When we purchased our boat the surveyor missed a few items, one of them was a broken seacock. An obvious piece of advice when buying a boat is to open and close every seacock. The seacock in question was the head discharge, the largest one on the boat.
I am a big fan of the Compass Marine website, this link describes their recommendations for replacing a seacock with no through bolts.
To remove the old seacock you need a seacock wrench.
With some effort the flange will spin off.
Here is the old seacock removed.
It seems all new seacocks are triangular while all the seacocks on Mason sailboats are round. This means that the old backing plate had to come off.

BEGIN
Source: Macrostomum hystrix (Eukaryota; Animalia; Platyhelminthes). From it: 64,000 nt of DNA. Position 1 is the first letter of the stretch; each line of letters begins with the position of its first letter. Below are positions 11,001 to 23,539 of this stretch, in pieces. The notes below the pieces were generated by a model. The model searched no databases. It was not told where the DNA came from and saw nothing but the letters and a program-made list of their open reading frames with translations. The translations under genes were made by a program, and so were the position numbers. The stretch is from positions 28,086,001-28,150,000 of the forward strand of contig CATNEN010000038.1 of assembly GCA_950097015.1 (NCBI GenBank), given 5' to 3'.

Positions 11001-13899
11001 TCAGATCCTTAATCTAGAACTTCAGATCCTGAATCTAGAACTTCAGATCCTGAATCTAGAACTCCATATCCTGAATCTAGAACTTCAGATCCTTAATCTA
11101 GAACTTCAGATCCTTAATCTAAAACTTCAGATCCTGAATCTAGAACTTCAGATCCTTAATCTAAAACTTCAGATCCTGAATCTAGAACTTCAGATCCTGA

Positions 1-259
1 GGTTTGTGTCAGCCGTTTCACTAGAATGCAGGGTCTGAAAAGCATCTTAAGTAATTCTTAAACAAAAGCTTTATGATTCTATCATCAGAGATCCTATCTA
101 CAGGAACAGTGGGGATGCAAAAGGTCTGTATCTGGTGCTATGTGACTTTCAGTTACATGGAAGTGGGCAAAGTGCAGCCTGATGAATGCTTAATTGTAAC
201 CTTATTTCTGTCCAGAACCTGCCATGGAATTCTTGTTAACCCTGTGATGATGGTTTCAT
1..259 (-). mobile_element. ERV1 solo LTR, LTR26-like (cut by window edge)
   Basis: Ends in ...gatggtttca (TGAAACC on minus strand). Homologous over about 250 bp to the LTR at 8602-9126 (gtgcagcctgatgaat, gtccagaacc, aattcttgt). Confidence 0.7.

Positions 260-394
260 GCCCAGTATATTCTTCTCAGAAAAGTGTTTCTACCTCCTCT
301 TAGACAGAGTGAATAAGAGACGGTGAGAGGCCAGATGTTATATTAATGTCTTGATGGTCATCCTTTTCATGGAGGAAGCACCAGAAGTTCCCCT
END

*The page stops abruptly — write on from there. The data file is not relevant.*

The backing plates are glued on and come off pretty easily with a couple of taps with a hammer and a chisel.
When making a new backing plate it helps to have a friend who was once a shop teacher and has built their own home workshop. Charlie Michels made quick work of making a new plate ( he also has a great selection of Dogfish Head beer).
Comparison of old and new seacocks and backing plates
The hull was curved enough where the seacock needed to be seated that I had to go back and sand down the edges to get a snug fit.
Using flange to align backing plate while fiberglassing in (through hull wrench needed again)
New seacock in place
A healthy amount of BoatLIFE Life-Calk was used both around the flange as it was tightened and to seal the seacock to the new backing plate.